You can also squeeze a roll of toilet paper minus the core in the can and drench it with alcohol and make a burner for warmth. They are demonstrated on youtube. If you use one in the car, keep a window cracked for oxygen.


26 posted on 11/25/2012 10:15:27 PM PST by goosie
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To: eartrumpet

That’s a good idea. A couple of trash bags should fit down in the bottom of the can. Trash bags can be a handy item to have with you also.


27 posted on 11/25/2012 10:26:04 PM PST by Lurkina.n.Learnin (Superciliousness is the essence of Obama)
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To: Kartographer

Coffee has always been in my bug out pack and long term list of items to store. However I hadn’t thought about all the uses for the Can. Thanks.!

CD


28 posted on 11/25/2012 10:30:04 PM PST by Coffee_drinker (The best defense is a strong preemptive strike.)
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To: Marcella

Not sure what part of Texas you are in but Safeway owns all the Randall’s all over the Houston and suburban areas now although they still carry the Randall’s name. Most things I used to buy from Randall’s have now unfortunately been replaced by Safeway brands so might try there if you’re close. Think one time I also saw a Safeway on the northwest part of the loop in San Antonio.


29 posted on 11/25/2012 11:14:16 PM PST by Grams A (The Sun will rise in the East in the morning and God is still on his throne.)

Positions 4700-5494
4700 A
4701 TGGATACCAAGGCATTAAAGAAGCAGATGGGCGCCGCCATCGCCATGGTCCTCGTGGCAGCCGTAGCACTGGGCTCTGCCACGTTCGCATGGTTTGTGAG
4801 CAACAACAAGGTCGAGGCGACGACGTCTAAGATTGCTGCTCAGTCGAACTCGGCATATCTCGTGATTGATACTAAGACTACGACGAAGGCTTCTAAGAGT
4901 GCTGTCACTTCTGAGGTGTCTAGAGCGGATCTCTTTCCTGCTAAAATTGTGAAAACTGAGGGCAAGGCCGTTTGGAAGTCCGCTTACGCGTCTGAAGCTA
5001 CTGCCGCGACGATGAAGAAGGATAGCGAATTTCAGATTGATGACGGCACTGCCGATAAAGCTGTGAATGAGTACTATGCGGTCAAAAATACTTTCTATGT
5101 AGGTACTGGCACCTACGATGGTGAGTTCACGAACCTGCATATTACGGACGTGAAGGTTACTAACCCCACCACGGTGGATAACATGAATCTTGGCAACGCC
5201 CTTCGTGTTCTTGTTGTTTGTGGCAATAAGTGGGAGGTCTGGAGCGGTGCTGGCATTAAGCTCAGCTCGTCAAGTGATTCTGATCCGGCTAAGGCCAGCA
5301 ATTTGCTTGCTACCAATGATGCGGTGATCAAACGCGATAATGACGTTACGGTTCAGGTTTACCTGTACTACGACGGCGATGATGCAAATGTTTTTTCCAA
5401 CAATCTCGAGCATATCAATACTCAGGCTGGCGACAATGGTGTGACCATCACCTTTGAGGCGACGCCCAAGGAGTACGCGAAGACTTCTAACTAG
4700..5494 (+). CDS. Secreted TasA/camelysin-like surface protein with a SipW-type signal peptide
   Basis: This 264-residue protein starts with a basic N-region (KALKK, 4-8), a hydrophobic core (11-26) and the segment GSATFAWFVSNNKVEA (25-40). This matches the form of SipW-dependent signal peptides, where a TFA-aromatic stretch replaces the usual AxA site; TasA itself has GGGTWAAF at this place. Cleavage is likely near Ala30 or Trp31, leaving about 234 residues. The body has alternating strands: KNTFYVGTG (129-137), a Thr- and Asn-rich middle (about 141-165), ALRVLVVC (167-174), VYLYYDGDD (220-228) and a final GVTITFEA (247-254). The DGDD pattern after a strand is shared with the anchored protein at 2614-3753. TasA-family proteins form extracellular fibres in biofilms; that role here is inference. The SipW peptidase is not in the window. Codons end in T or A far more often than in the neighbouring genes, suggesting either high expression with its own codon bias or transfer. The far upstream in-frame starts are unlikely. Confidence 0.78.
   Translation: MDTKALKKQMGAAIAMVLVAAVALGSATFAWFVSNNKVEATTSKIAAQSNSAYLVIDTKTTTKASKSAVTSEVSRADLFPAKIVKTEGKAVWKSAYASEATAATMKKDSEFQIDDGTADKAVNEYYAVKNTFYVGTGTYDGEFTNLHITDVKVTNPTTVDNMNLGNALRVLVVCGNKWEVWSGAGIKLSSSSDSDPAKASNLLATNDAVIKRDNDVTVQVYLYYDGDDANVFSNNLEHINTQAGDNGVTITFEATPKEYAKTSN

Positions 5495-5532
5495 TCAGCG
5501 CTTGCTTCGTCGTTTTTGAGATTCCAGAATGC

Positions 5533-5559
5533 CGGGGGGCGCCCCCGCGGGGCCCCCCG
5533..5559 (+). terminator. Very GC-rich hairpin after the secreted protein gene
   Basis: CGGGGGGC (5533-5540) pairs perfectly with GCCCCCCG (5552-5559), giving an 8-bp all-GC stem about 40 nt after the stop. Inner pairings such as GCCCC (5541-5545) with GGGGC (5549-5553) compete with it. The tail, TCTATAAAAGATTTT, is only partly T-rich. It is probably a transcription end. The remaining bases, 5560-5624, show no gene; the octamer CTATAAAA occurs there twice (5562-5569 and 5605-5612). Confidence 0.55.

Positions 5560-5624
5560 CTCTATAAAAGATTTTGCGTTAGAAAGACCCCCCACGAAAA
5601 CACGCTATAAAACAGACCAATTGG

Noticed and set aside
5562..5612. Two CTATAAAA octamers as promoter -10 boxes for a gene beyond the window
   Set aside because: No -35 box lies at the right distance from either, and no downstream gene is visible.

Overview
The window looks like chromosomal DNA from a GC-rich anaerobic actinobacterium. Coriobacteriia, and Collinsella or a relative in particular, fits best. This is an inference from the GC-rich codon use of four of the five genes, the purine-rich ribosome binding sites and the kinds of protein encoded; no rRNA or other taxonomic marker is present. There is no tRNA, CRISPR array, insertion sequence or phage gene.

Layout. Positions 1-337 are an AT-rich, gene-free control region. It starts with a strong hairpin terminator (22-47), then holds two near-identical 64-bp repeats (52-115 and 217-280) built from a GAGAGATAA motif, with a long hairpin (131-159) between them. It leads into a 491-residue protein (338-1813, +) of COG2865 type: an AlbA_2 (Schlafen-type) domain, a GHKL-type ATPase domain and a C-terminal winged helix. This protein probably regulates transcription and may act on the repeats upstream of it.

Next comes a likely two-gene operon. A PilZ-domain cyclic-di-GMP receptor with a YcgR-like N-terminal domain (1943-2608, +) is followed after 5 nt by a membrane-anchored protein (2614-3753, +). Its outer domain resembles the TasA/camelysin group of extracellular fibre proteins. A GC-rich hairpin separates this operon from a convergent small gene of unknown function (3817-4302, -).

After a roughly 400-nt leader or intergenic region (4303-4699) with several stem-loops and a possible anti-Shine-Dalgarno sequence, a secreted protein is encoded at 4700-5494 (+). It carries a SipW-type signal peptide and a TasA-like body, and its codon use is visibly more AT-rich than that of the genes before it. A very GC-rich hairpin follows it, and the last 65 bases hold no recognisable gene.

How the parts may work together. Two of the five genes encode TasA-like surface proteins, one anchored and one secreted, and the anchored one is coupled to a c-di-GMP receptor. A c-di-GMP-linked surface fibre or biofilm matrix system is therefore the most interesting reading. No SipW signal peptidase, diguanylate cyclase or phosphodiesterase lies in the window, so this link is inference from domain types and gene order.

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To: Kartographer

How about empty paint cans that you can purchase at home centers.They are clean and better than coffee cans.


30 posted on 11/25/2012 11:21:47 PM PST by puppypusher (The World is going to the dogs.)
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To: Kartographer

The article fails to mention using the can to make a hobo stove. A hobo stove is a very efficient and fast heat source to cook over and the only fuel needed are any small combustible scraps you can pick up.


31 posted on 11/25/2012 11:31:45 PM PST by Carthego delenda est
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To: Grams A; Marcella

A few miles north, Safeway owns Tom Thumb supermarkets.


32 posted on 11/25/2012 11:32:06 PM PST by Nachoman (Wisdom is learned, cynicism is earned.)
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To: BlueStateMadness